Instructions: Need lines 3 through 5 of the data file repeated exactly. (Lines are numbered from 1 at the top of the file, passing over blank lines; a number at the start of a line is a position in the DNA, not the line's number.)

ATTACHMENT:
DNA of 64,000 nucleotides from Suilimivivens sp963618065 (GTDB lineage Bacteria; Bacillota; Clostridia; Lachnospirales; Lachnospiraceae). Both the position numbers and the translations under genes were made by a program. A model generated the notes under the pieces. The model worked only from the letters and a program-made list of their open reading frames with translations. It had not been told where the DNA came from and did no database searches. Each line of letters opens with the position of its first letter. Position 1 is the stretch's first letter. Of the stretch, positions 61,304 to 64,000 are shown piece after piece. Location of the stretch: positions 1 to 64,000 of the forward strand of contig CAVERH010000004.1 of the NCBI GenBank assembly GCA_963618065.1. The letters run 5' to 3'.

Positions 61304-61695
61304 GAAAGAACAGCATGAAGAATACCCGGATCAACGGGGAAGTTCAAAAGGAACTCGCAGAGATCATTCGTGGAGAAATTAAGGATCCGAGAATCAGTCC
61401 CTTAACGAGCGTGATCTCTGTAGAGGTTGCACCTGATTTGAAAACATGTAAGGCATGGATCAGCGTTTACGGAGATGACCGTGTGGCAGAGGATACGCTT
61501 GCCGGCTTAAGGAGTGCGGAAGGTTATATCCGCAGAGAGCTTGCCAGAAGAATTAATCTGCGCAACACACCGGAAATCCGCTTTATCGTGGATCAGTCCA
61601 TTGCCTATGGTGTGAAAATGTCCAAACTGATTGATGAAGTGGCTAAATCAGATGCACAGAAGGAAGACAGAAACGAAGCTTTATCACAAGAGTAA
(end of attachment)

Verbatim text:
61304 GAAAGAACAGCATGAAGAATACCCGGATCAACGGGGAAGTTCAAAAGGAACTCGCAGAGATCATTCGTGGAGAAATTAAGGATCCGAGAATCAGTCC
61401 CTTAACGAGCGTGATCTCTGTAGAGGTTGCACCTGATTTGAAAACATGTAAGGCATGGATCAGCGTTTACGGAGATGACCGTGTGGCAGAGGATACGCTT
61501 GCCGGCTTAAGGAGTGCGGAAGGTTATATCCGCAGAGAGCTTGCCAGAAGAATTAATCTGCGCAACACACCGGAAATCCGCTTTATCGTGGATCAGTCCA